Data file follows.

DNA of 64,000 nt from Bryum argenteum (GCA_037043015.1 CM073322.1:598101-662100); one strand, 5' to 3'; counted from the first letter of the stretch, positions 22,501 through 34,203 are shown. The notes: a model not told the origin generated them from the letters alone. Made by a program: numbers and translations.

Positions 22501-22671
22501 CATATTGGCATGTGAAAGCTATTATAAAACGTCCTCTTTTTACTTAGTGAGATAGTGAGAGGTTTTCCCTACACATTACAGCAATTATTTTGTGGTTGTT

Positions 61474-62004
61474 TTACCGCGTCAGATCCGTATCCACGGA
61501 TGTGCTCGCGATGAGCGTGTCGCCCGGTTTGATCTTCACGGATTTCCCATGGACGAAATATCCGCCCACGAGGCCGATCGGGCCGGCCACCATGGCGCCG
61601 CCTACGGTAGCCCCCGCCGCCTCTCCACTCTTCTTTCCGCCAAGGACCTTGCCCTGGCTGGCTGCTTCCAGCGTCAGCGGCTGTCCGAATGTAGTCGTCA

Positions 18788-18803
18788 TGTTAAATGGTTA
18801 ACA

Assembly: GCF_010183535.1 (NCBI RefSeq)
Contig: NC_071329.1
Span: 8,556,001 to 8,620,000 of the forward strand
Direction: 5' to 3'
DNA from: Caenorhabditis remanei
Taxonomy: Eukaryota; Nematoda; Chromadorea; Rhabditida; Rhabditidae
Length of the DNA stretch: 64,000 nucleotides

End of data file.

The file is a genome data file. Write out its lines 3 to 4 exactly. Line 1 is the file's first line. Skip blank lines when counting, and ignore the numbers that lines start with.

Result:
22501 CATATTGGCATGTGAAAGCTATTATAAAACGTCCTCTTTTTACTTAGTGAGATAGTGAGAGGTTTTCCCTACACATTACAGCAATTATTTTGTGGTTGTT

Positions 61474-62004